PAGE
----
So which comes first – accelerator or incubator?
Answer: Accelerators. It’s simple: accelerators are precursors to incubators. Accelerators support a cohort of very early-stage, growth driven businesses (and very early stage innovators) through an intense process of education, mentorship, and financing over a period of a few months, culminating in a public event or “demo day.” The accelerator program may run for only three or six months. For many types of businesses, three or six months is not sufficient time to create a successful business. Yes, it certainly can be sufficient for app companies, but many other types (from software to medical device) need more time and assistance to get on the path for success.
This is exactly where incubators fit: they can be an excellent next step for companies that have completed an accelerator program. Why? Incubators provide services—including mentoring, advice from subject matter experts, connections to a network of resources, access to markets and customers, preparation for funding and access to an investor network—over the course of an 18 month to 2 or 3 year period (depending upon the type of business). Rather than having a cohort-based program, incubators are individualized for each company’s specific needs. Companies that graduate from incubators have obtained their first customers and sales, and early funding. They are more mature when they graduate.
So, if you are considering whether an accelerator or an incubator is the right program for your community, university or corporation, consider that you may need both. And, if you have an accelerator, consider connecting to an incubator (or creating your own incubator) to assist those companies that need more guidance post-accelerator. You’ll be more likely to have companies with successful outcomes.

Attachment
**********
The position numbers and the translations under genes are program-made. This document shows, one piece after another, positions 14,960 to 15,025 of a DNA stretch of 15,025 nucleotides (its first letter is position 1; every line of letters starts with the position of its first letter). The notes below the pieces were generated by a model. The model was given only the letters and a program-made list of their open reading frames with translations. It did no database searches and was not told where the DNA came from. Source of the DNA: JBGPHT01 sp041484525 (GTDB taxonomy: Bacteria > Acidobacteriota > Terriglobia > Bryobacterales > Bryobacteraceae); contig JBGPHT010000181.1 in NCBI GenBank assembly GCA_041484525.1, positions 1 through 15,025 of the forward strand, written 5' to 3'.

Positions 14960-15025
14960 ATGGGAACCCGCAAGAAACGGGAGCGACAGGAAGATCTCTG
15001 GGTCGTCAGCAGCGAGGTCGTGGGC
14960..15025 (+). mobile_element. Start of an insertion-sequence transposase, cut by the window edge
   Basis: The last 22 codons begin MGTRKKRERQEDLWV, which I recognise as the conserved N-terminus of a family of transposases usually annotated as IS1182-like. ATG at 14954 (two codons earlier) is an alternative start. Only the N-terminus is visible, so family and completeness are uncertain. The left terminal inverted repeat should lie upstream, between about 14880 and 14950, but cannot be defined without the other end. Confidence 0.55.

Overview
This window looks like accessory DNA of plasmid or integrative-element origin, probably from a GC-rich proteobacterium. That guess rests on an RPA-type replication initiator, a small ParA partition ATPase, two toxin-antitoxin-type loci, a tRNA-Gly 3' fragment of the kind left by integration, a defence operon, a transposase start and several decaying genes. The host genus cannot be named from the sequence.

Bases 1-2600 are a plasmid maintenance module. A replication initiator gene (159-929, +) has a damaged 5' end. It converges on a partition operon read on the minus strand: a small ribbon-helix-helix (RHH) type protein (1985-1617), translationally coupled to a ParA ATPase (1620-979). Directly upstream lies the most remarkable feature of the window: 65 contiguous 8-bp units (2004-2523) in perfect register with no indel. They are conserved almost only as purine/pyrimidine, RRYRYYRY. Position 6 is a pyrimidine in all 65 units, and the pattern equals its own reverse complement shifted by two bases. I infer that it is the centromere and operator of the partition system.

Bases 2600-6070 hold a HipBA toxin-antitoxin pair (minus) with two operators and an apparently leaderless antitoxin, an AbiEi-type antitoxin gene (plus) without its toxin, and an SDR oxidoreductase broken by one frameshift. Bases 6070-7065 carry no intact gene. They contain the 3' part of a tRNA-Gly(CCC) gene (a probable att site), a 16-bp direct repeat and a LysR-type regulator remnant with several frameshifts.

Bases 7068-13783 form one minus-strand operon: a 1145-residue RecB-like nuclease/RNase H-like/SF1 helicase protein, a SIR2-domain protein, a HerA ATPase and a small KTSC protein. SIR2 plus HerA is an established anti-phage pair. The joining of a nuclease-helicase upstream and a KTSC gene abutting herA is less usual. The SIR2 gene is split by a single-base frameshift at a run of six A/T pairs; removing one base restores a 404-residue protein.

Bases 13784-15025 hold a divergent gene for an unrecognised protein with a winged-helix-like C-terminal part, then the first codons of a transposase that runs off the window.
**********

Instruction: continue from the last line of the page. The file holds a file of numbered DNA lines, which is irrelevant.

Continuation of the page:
Guest Author: Carol Kraus Lauffer
Principal, Business Cluster Development
Since joining Business Cluster Development (BCD) as a Principal in 2002, Carol has helped 60 clients across the U.S. to plan and create successful strategies and programs that support entrepreneurship, create new businesses, move innovative products to market, and build strong ecosystems, resulting in economic diversification, job creation, business engagement, technology commercialization, and economic growth. Prior to joining BCD, Carol was Managing Director of Panasonic’s corporate, venture-backed incubator in Cupertino, California and a Principal in its $100 million venture fund.
Carol has more than 30 years of experience in economic development and management. As a dedicated member of the industry, Carol has served on association boards, including the International Business Innovation Association (InBIA, formerly NBIA) and the International Economic Development Council (IEDC). She held the post of Chair of the Board of Directors of InBIA in 2010-11. Carol is a course instructor for both organizations’ certification programs, and a frequent speaker on best practices for business acceleration/incubation, entrepreneurial support organizations and targeting technology clusters for economic development. In April 2015, InBIA honored Carol with the President’s Award for Lifetime Achievement, recognizing her significant contributions to the association and the industry. Carol earned a Master of City Planning from the University of Pennsylvania and a BA from Northwestern University. You can find more information on Carol and BCD here.